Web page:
Singing Propellers

A HydroComp Technical Report
Report 138

Product link: NavCad, SwiftCraft, PropExpert


Some propellers in service produce a high-pitched noise, often referred to as singing. This sound typically is a clear harmonic tone much like that of a ringing wine glass. (Other sounds which have been attributed to singing have been characterized as "grunting" or "sawing". These sounds are most likely different in nature than the ringing tone considered here.) 

More of an annoyance than anything harmful, the causes of singing are not completely understood. This report will try to introduce what - in our opinion - is the likely cause of singing, as well as to offer some guidance regarding ways to eliminate singing from a propeller.

Fluid circulation and vortex-shedding

Have you ever been driving in an automobile and its vertical radio antennae begins to vibrate and produce a sound? If so, the tone you heard was caused by the way fluid (air, in this case) will circulate around the rod and set up alternating eddies. The pitch of the tone is the frequency of these alternating vortices. 

Consider the accompanying graphics which illustrate the development of the tone. Fluid flow starts to curl around the body (A). Eddies (vortices) are created behind the body (B). Any asymmetry in the flow direction or in the shape of the body will cause the separating vortices to set up sequential eddies. The force of the unbalanced vortex on the body will impart a sideways force on the body - further promoting flow and shape asymmetry, and the development of alternating vortices (C). Finally, a well-behaved system of alternating eddies and forces is established, resulting in the audible tone of singing that we hear (D).

The propeller trailing-edge as the singing body

The basis of using this model for propeller singing is that a rounded trailing-edge corresponds to the circular body - an "equivalent cylinder" of sorts. This is illustrated in the lower graphic (E).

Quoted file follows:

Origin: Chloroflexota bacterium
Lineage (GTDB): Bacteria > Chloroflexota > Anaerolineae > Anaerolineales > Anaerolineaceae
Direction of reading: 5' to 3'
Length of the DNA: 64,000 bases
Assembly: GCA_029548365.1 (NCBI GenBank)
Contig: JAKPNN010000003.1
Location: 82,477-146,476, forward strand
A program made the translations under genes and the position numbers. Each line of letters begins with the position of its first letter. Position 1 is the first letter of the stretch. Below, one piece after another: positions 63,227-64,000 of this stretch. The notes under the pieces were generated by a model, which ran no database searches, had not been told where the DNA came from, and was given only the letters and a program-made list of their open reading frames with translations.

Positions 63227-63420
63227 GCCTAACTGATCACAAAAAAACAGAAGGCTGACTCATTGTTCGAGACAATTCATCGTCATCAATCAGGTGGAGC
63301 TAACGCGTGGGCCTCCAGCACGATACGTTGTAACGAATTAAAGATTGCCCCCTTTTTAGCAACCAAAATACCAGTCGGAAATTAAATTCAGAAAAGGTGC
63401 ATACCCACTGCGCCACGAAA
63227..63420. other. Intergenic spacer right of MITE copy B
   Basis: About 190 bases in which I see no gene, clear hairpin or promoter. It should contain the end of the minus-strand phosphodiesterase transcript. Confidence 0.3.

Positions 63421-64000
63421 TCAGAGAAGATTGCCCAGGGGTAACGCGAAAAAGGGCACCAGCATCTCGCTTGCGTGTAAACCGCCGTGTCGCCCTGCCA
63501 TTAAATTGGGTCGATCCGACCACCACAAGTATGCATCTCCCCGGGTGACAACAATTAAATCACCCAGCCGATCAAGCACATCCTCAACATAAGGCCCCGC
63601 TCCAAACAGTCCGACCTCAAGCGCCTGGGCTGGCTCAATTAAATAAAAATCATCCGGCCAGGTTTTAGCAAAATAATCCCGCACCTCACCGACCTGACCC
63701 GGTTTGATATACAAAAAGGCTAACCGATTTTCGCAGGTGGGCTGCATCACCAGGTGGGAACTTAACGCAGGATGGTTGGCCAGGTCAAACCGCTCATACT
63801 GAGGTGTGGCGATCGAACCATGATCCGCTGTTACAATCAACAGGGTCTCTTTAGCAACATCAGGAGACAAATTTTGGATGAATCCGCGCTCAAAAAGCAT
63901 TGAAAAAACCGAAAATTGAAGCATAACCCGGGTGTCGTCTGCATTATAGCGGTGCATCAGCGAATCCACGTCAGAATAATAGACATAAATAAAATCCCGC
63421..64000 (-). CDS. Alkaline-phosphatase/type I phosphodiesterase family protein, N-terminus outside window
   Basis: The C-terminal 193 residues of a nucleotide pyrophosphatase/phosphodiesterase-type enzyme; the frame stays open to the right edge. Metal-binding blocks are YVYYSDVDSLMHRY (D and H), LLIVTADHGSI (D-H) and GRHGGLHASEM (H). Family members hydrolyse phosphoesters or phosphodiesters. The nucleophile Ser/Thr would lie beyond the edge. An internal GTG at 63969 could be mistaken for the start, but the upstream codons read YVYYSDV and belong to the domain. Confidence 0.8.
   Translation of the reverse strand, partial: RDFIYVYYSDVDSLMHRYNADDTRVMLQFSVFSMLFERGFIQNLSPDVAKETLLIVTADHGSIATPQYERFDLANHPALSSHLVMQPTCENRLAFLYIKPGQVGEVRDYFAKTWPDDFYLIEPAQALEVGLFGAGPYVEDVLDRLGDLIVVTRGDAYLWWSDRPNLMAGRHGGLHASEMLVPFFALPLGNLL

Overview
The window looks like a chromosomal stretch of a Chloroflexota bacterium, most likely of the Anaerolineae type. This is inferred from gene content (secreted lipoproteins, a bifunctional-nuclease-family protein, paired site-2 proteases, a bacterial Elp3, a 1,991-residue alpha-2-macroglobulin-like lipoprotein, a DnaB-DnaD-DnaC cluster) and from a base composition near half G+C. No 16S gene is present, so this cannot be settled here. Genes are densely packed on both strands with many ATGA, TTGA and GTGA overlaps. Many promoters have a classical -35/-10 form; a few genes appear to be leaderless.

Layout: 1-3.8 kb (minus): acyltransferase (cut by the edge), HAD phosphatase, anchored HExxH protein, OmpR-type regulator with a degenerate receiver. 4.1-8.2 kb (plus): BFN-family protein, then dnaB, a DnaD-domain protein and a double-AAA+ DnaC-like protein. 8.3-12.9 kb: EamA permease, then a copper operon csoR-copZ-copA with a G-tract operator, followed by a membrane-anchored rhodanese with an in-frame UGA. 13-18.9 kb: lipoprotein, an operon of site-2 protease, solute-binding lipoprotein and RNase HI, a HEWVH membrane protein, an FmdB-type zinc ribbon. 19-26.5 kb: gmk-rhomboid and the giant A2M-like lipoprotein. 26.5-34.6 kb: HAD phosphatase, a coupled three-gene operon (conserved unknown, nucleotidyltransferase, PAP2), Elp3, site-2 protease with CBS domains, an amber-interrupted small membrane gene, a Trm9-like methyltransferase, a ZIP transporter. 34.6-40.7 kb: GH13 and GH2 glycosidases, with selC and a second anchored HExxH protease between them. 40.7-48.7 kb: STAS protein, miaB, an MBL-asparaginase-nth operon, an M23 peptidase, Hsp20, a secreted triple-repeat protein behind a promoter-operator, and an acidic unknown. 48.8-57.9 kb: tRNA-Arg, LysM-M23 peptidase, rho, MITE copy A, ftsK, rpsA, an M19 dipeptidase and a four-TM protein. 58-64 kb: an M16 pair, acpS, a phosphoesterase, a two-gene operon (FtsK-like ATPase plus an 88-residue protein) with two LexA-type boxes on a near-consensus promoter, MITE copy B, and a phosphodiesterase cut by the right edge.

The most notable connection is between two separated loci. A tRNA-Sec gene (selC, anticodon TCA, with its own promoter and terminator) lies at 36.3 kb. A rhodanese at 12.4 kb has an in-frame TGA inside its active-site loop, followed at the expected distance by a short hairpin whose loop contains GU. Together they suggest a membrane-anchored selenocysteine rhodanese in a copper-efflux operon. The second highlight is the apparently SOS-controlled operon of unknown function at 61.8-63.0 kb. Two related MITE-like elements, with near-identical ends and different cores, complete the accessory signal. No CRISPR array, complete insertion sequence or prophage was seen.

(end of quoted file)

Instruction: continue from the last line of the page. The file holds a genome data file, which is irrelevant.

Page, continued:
Prediction of possible singing

The vortex-trail frequency - the sound you hear from a singing body - can be predicted using a non-dimensional coefficient called the Strouhal number.


     Sn = Strouhal number
     f = audible frequency
     d = effective diameter of rounded trailing edge
     v = kinematic viscosity of water

Strouhal number can be related to the local Reynolds number of the trailing edge effective diameter [Saunders, 1957]. This relationship was presented as a graph in the reference, but we have prepared the following numerical formula of the plot.

     Sn = Strouhal number
     k = log10(Rnd
     Rnd = vblade * d / v 
     vblade = [vship2 + (0.7*D*n)2]0.5 
     D = propeller diameter 
     n = propeller revolutions

It has been suggested that the frequency range of audible singing is approximately from 10 to 1200 hz [Saunders, 1957]. Therefore, we can use the Reynolds number of the effective edge diameter to find the Strouhal number, which in turn is used to predict frequency. If the frequency is between 10 and 1200 hz, then singing can be anticipated. 

Mitigation of singing 

These relationships also tell us that singing is a function of propeller diameter and rpm, boat speed, and trailing-edge size (thickness) and "roundness". We cannot do much about diameter, rpm or speed, but we can modify the edge geometry. This has been the strategy for all efforts to eliminate singing. 

Most propeller professionals (and others) are familiar with the "anti-singing edge" - a chamfering of the trailing-edge, typically on the suction side. The intent of this shape is to avoid the creation of curving flow eddies by cleanly separating the flow off of the blade. The following graphic illustrates the desired geometry of an anti-singing edge, where points of flow separation are spaced both in thickness and in flow-stream position [Saunders, 1957].

Many sources recommend that the anti-singing edge be applied from the 40% radius (0.4R) fully to the tip, or even slightly beyond [Carlton, 1993]. It has also been noted that erosion of the blade edge is a risk if the new edge were made too thin. There is also some evidence that cup can be an effective anti-singing technique. Cupping, however, changes the thrust and power characteristics of the propeller, where an "anti-singing edge" would not measurably alter performance.


Carlton, J.S. and Fitzsimmons, P.A.; "Hydrodynamic aspects of ship propulsion - results of service experience", Transactions IME, Vol. 105, Part 4, 1993. 

Saunders, H.E, Hydrodynamics in Ship Design, SNAME, 1957